Moderate - Indian Valley Trail can be overgrown in spots, may have to bushwhack if coming by entrance to main tarn valley. Not too bad elevation gain coming from hanging valleys but steep descent/ascent into va
Miles from Anchorage
20; Via Glen Alps/Ship Lake: 20 minute drive from downtown.
Via Indian Valley: 40 miles down the Seward Highway.
My plan this year was to camp at Ship Lake and then the next day see if it was doable to go into the valley that housed all the tarns you can see from the Bird Ridge Overlook. My thinking would be the bushwhacking in Indian Valley would make the going hard so I wanted to day hike just in case. I never found the time, and since this past weekend I only had time for an overnighter, my revised plan was to take the Indian Valley Trail and head to the beginning of the pass. If it looked undoable, I’d hook a left and go to Ship Lake (which I love!).
Talk about timing! At the top of the pass were 4 women doing the Ship/Indian traverse and one knew the area really well. She told me to head back a few yards and head up this ridge that led into a hanging valley. Once up in the valley, I just had to take a saddle over into the tarns. The going was easy, albeit uphill, and probably shaved off an extra hour of hiking (she did tell me that coming into the valley proper was doable).
The hanging valley consists of two levels. The lower level has 2 creeks running thru it and is camp suitable on the north side. However, the upper valley is much better with a narrow tarn (not shown on the topo maps) and plenty of soft tundra to set up your tent. Since my allergies were kicking in, I decided to camp here and check out the other tarns over the saddle after dinner. I’m glad I did. You couldn't ask for a better spot! The views were endless and 360, and since I was off trail, I knew the chances of someone else showing up were pretty slim.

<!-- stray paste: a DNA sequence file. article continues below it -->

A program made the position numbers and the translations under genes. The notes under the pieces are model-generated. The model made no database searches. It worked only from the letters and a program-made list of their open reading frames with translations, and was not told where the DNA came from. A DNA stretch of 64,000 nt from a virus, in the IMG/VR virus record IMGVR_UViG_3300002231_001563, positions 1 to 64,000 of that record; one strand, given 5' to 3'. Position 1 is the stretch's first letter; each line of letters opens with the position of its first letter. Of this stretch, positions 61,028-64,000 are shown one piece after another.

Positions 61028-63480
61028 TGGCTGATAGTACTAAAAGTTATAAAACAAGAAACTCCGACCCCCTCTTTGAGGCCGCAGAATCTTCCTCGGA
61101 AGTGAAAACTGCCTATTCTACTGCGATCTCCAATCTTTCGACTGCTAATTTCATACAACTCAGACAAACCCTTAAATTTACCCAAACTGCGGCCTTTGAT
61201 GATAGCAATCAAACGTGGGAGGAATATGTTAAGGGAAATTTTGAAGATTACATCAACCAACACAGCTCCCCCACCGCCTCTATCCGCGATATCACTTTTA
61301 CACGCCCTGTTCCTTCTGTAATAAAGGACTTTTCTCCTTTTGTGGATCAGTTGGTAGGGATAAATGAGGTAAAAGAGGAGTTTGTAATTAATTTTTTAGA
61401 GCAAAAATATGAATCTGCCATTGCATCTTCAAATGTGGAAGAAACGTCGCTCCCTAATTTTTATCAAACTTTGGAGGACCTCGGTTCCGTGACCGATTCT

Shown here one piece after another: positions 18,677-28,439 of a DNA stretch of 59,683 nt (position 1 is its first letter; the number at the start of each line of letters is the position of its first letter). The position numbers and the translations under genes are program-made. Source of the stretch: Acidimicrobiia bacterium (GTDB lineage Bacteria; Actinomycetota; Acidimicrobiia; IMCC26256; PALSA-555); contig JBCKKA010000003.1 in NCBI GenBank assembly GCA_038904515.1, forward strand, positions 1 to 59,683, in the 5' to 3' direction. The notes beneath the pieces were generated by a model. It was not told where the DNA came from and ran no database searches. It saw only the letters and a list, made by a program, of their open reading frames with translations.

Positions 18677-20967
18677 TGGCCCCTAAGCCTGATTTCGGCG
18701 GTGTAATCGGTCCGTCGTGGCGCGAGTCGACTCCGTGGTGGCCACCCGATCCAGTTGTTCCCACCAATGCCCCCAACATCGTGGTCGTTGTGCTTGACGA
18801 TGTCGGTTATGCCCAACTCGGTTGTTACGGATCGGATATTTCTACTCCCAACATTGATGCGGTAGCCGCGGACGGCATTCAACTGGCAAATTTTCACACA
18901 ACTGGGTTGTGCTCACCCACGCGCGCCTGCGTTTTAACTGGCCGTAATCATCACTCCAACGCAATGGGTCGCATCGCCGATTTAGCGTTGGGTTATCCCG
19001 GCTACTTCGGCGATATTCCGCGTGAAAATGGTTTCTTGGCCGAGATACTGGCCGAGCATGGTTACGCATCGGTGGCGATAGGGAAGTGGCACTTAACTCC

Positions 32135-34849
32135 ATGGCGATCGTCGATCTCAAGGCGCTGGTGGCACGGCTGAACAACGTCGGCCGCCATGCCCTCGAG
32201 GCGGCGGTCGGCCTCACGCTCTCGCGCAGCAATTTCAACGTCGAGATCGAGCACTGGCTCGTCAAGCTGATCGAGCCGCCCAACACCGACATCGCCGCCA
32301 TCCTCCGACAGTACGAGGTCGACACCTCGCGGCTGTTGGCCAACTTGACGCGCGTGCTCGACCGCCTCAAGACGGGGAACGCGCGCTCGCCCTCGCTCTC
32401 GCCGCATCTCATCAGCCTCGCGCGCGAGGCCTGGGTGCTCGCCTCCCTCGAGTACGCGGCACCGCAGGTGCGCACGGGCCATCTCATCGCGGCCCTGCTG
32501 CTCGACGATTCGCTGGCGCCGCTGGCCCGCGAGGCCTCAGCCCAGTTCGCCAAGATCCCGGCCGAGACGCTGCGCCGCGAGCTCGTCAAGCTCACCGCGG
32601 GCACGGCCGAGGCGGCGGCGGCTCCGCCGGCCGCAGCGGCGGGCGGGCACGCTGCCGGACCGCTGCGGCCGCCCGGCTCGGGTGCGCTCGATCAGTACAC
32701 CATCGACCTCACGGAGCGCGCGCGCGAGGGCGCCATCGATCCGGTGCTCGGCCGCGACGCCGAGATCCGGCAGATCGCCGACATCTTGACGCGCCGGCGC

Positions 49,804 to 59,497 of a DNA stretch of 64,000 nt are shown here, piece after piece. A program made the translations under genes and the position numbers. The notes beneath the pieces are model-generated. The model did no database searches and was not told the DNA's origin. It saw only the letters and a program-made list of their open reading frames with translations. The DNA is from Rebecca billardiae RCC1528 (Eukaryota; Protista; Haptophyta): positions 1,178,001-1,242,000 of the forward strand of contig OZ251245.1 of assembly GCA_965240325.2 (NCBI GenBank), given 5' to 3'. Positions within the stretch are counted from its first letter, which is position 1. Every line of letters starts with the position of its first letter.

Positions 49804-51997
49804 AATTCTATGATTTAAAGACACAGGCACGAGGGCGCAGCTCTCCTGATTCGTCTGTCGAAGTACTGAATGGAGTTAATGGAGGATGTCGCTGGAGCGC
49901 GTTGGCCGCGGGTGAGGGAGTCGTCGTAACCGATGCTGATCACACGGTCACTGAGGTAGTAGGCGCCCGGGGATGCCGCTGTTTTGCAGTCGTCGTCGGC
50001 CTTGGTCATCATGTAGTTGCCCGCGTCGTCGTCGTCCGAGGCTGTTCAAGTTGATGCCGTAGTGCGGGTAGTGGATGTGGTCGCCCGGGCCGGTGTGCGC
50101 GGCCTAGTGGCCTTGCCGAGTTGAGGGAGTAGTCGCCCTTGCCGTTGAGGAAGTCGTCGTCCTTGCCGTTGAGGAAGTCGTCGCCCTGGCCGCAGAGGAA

After dinner, I easily made it to the saddle where I saw a great view of all the tarns on the valley floor. There are also 2 cirques on the other side with lakes as well. The valley floor looked mostly wet but there were a few dry “islands” to put your tent. You can get down to the valley floor, but be aware it will be steep (it looked about 1/2 the effort of Ship Lake’s). I didn't go down (because I didn't want to go back up) but I walked the entire ridge line and then circled around the upper valley heading above the tarn where there is a cascade whose source is mainly underground springs.
Except for the Indian Valley part of the trail, this was a great overnighter. Someday, I plan to spend 2-3 nights and really explore the valley, possibly after heading further north and into North Ship Creek Valley (Grizzly Bear Lake).
It's hard to describe which ridge to climb to get up into the hanging valleys (going up the middle would be very boggy and seriously add to the elevation gain). As you head into Indian Valley proper, you’ll be on a knoll with the creek just below you. You’ll head down into a hollow and cross the creek. At this crossing, turn around, the ridge in front of you is the one you want to go up. You’ll know you’re on the right one if you see a weather station on the other side.
See my description of Indian Valley and be prepared for post-holing early season and overgrown, possibly bushwhacking late season. When the trail is overgrown, be bear aware and make a lot of noise.
The Glen Alps Parking Lot requires a $5 parking fee (bring exact amount). The price for an annual parking pass is $40. You can purchase a pass at the Federal Building at 4th and F or the Atwood Building on 7th and E, 12th Floor.
A big shout out to the lady who helped me find my way.
Two cool things I saw coming down Turnagain Arm to get to the trailhead. One was a pod of beluga whales, something I've wanted to see since I moved here. Another thing was a eagle with actual prey in its mouth.